White Death is a true classic of the war comics genre, and a beautiful example of the power of comics as an art form capable of telling stories that bring history to immediate, visceral life no matter how deep the forgetful snows may be.
Publisher: AiT/Planet Lar (2002); Image Comics (2014)
Writer: Robbie Morrison
Artist: Charlie Adlard
One hundred years ago today (21 January 1916), Imperial Russian forces resumed offensive operations against Imperial German forces in eastern Poland, while the Indian soldiers of the Imperial British Indian Expeditionary Force D were driven back by entrenched Imperial Ottoman troops at Um-el-Hanna. From the Baltic Sea to the Persian Gulf, the empires of Europe and the Near East were at war, and 1916 would see the world drawn into a maelstrom of horror greater than any previous conflict in human history. 1916 gave bloody birth to the Battle of Verdun (21 February – 18 December) and the Battle of the Somme (1 July – 18 November). Together, these two battles alone would total some 1.8 million casualties, a number which leaves out the fighting on the Eastern, Southern, and Asiatic and Egyptian fronts, as well as all naval casualties in a year that also saw the Battle of Jutland (31 May – 1 June).
In January of 1916, there were still almost three years left in the war.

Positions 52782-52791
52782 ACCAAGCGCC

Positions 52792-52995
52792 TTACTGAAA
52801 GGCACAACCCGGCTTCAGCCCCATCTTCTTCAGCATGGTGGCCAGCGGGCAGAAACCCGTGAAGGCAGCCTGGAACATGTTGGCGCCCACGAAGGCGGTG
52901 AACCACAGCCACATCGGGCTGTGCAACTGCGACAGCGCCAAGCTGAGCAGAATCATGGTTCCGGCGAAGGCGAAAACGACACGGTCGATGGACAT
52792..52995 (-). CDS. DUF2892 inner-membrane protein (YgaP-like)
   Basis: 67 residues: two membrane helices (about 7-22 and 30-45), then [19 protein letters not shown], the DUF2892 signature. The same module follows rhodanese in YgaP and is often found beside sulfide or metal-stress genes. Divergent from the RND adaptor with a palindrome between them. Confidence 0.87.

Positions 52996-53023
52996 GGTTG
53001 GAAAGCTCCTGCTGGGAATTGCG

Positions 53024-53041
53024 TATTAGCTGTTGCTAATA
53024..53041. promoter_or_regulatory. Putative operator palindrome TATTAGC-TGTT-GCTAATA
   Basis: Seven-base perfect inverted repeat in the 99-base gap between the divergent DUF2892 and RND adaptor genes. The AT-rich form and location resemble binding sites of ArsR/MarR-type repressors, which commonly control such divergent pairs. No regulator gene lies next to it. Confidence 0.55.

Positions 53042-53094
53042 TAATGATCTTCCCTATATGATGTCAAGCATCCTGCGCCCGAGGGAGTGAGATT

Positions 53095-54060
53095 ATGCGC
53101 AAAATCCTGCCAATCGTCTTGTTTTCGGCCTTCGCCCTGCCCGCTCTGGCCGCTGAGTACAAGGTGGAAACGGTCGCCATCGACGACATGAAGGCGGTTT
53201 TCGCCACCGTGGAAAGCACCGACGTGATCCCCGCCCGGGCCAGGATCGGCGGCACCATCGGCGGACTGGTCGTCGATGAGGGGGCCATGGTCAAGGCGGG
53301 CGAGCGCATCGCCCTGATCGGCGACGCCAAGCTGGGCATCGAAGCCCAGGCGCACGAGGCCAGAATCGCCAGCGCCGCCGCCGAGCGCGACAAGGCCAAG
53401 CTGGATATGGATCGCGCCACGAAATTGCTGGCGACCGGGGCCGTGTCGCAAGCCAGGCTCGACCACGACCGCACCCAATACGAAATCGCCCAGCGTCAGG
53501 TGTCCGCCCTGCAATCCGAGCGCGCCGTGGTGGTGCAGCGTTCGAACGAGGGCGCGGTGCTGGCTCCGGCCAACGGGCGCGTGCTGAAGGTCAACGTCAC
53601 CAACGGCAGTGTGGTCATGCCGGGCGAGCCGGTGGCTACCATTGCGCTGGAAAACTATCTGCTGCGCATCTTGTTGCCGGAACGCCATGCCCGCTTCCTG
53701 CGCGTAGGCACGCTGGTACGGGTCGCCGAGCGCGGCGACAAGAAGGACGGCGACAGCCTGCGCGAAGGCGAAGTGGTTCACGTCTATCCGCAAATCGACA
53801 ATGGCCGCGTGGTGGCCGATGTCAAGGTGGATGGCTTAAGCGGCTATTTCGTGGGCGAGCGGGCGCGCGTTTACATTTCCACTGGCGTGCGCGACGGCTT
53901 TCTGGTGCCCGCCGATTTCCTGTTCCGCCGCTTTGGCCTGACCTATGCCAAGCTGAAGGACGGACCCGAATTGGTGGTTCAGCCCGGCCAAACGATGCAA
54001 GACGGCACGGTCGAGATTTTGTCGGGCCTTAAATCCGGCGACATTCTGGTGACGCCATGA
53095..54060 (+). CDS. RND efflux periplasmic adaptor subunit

Beginning in 2014, many nations have been marking the 100th anniversary of the Great War, leading to a welcome remembrance of the conflict and those who fought it, particularly when it comes to some of the less well known combat theaters. As part of this resurgence of interest, Image Comics reprinted White Death, written by Robbie Morrison with art by Charlie Adlard. White Death is set in along one of those forgotten fronts: the Italian Alps. After joining the war on the Allied side in 1915, the Italian Army moved against Austria-Hungary along the extraordinarily mountainous border between the two nations in an offensive that quickly bogged down into trench warfare. Unlike the Western Front, however, the trenches were often separated by hundreds of vertical yards, and combat took place at elevations up to 3678 meters (12,066.9 feet) above sea level. The men in these trenches were usually natives of the region, and as the territories they were fighting over had historically moved from being Italian to Austrian and vice versa more than once, they often knew each other. They also knew the mountains and the snow, and thus added another weapon to their armories: the avalanche. Using heavy artillery and mortars, both sides caused deliberate avalanches in attempts to bury their opponents. Indeed, over the course of several days in December of 1916, an estimated 10,000 Austrian and Italian soldiers were killed in avalanches caused by a combination of the fighting and natural occurrences.